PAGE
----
Newburgh Waterfront, 04/26/20

I got a little bit of a late start this morning, but looking at the tide table, I would be arriving in Newburgh right at low tide. Plum Point was my first stop, mostly to check for gulls in Cornwall Bay. I only had a handful of Ring-billed Gulls, but I eventually located a RED-THROATED LOON. The bird appeared to be much closer to Donahue Memorial Park on the other side of the bay, so I headed over for a better look. Of course, when I arrived it took me ages to relocate the bird and it was way out from there as well. I’ve fallen for that trick way too many times.

~Black-crowned Night-heron at Quassaick Creek, 04/26/20.~

Birding bud Bruce Nott had arrived at Plum Plum point shortly after I left. We communicated and after some searching he got on the loon. Afterwards, I met up with Bruce and I followed him to Quassaick Creek, where he had seen several Black-crowned Night-herons in recent days. When we arrive, there were 2 present and I was able to get a decent (if partially obstructed) shot of one of the birds.

~This adult Bald Eagle flew down very low and directly overhead! Newburgh Waterfront, 04/26/20.~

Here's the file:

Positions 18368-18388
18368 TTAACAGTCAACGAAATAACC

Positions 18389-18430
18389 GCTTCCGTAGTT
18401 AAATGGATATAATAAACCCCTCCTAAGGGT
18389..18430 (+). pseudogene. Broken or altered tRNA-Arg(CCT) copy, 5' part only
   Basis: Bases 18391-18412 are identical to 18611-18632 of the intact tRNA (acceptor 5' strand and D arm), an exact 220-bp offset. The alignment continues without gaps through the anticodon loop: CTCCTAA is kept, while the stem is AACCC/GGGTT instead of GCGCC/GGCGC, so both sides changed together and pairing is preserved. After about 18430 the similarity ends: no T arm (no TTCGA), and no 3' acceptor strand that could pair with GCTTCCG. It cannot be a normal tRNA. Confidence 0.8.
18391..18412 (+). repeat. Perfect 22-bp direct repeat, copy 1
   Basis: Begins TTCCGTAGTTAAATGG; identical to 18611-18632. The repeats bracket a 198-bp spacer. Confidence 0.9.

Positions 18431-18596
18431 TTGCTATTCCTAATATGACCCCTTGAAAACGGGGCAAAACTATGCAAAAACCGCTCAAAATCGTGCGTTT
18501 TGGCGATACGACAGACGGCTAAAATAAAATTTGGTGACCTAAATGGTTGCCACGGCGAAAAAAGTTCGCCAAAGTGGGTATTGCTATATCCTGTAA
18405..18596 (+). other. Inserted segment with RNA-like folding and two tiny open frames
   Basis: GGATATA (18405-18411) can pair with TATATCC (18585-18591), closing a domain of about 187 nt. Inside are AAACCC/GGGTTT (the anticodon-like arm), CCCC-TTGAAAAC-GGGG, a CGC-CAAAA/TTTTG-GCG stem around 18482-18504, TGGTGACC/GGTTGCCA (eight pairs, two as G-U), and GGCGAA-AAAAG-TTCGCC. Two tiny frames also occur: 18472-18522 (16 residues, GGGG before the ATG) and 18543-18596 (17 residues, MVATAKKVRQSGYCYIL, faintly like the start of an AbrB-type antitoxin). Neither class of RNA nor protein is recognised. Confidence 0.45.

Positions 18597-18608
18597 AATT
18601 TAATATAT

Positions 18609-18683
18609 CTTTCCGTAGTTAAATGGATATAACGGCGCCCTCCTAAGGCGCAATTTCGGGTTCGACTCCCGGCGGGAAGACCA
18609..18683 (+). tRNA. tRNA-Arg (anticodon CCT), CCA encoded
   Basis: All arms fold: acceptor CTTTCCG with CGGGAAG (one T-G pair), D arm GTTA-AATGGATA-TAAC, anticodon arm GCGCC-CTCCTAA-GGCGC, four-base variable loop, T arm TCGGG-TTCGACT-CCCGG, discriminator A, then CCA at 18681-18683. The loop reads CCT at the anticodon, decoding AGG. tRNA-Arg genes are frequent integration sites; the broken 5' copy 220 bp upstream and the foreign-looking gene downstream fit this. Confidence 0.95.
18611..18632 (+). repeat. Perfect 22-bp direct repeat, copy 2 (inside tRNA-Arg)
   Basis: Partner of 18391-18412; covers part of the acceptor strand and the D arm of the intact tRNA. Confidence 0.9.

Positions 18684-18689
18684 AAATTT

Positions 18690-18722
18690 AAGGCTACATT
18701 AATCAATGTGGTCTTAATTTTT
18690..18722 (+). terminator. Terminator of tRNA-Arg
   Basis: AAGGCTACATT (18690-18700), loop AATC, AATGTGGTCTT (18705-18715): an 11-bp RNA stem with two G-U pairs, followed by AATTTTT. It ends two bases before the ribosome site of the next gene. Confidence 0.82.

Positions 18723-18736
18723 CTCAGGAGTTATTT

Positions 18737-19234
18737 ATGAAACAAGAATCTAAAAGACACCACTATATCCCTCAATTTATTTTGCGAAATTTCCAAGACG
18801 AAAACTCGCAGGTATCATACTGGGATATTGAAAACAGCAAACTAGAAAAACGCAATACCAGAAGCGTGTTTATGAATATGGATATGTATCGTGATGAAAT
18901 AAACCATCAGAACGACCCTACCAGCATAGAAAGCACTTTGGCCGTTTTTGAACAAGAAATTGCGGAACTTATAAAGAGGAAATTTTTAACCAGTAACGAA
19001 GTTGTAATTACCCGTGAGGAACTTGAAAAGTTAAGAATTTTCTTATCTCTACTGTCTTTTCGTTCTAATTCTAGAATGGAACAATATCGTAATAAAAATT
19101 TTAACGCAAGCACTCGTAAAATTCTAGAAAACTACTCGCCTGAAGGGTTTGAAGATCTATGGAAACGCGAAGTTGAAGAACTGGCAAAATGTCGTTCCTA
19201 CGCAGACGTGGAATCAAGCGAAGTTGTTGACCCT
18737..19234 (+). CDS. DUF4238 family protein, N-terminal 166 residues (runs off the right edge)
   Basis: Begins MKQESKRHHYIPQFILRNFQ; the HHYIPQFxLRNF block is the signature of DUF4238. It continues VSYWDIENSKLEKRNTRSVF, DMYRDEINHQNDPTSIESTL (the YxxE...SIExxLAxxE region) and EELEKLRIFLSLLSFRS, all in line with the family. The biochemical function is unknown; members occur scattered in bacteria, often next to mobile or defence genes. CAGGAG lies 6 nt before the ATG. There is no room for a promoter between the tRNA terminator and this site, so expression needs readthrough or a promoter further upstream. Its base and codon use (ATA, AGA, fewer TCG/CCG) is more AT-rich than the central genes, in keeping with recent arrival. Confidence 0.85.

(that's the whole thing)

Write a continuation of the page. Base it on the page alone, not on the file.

From there, we headed to the Newburgh Waterfront. There was a decent number of gulls present; the most interesting being two young Great Black-backed Gulls. We lingered, hoping something good would fly in, and we weren’t disappointed. I spotted a tern flying north over the river and got Bruce on it right away. We tracked the bird in our scopes as it crossed the river to the Beacon area, where it seemed like it might want to stay for a bit, but then it started to circle up, higher and higher until I was looking through my scope almost directly above us and I lost the bird. Our impression is that the bird was a FORSTER’S TERN; it was a lighter bird with no darkness at the upper wingtips. Photos seem to support this, but I’m just not comfortable enough with tern identification to be sure. Still, it was the most exciting ten minutes of the day!

~Tern species flying over the Hudson River, 04/26/20. I’ve included one more shot of this bird at the bottom of this post, if anyone has any thoughts on its ID, please comment.~

After the tern excitement, Bruce located a BONAPARTE’S GULL in beautiful plumage. Viewing this bird was also short-lived as an adult Bald Eagle flew in low and all the gulls scattered. I headed home after that; I checked on my Common Raven’s nest on the way home and they appear to have two young birds in the nest. It was a pleasant morning and early afternoon of birding, in spite of the cold temperatures and the intermittent rain.

~Bonaparte’ Gull at Newburgh Waterfront, 04/26/20.~
~Common Grackle at Newburgh Waterfront. This shot was taken earlier this week with much better light and weather. ~
~I guess this American Robin is making the most of each trip for nesting materials. Creamery Pond in Sugar Loaf, 04/25/20.~
~One more shot of the Tern sp. in Newburgh, 04/26/20.~